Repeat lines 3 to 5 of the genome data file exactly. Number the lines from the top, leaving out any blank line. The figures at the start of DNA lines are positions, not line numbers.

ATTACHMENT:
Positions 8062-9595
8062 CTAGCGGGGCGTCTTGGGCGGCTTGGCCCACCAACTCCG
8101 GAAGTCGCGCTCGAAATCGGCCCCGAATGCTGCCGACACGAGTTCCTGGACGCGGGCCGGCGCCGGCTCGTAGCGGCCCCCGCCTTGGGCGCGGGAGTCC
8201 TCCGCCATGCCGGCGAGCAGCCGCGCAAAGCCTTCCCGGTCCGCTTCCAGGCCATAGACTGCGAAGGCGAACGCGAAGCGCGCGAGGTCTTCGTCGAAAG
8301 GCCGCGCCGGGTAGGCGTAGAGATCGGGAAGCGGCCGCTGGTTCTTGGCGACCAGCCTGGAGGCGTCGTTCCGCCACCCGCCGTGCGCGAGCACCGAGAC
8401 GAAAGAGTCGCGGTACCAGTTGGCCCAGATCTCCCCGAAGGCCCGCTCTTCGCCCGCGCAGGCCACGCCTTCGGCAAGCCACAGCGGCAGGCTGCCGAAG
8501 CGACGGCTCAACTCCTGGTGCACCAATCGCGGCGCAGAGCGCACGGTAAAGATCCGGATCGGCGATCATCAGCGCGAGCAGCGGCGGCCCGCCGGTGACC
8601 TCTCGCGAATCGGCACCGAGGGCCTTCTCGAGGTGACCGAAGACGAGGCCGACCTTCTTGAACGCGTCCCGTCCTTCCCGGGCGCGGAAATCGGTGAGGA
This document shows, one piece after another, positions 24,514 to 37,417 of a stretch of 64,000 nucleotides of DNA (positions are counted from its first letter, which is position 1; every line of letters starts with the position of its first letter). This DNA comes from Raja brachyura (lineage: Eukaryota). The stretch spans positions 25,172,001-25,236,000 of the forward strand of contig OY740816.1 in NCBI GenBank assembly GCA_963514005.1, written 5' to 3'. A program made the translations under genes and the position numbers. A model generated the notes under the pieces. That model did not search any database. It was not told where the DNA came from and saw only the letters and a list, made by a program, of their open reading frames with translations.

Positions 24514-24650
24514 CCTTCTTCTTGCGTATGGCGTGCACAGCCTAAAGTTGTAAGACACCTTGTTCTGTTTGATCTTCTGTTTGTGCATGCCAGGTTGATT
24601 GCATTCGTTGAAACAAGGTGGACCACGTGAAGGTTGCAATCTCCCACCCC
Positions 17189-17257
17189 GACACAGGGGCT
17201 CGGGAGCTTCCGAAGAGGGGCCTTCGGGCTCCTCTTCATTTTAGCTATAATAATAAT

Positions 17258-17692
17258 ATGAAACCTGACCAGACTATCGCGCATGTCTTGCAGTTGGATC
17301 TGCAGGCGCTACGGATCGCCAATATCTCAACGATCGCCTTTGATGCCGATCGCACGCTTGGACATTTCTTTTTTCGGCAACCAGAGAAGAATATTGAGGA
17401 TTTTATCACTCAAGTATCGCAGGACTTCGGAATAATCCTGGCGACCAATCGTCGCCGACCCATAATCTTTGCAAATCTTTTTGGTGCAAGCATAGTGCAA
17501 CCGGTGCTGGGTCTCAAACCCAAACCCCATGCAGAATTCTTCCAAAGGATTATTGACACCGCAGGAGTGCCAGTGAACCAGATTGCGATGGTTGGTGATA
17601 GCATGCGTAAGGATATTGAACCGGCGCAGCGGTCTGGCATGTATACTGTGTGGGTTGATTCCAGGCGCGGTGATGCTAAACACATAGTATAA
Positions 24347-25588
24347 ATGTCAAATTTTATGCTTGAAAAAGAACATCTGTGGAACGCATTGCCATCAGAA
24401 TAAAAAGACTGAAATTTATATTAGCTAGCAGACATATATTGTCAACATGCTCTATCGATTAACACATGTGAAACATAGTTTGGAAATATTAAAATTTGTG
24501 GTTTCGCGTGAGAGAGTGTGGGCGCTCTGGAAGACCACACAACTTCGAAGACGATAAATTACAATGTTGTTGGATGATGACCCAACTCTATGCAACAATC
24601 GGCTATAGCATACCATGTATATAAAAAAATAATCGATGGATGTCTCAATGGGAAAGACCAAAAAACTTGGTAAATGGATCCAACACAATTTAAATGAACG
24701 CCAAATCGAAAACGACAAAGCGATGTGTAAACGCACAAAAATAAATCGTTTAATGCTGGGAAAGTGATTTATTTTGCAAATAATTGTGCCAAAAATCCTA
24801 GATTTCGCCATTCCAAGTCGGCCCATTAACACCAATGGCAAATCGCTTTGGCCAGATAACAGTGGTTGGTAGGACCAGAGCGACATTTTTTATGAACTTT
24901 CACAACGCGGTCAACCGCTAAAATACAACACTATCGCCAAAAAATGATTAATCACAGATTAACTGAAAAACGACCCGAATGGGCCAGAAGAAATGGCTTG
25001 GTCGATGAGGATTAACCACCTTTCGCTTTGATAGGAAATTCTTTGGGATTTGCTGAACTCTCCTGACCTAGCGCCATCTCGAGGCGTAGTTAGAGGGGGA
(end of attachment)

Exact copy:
8101 GAAGTCGCGCTCGAAATCGGCCCCGAATGCTGCCGACACGAGTTCCTGGACGCGGGCCGGCGCCGGCTCGTAGCGGCCCCCGCCTTGGGCGCGGGAGTCC
8201 TCCGCCATGCCGGCGAGCAGCCGCGCAAAGCCTTCCCGGTCCGCTTCCAGGCCATAGACTGCGAAGGCGAACGCGAAGCGCGCGAGGTCTTCGTCGAAAG
8301 GCCGCGCCGGGTAGGCGTAGAGATCGGGAAGCGGCCGCTGGTTCTTGGCGACCAGCCTGGAGGCGTCGTTCCGCCACCCGCCGTGCGCGAGCACCGAGAC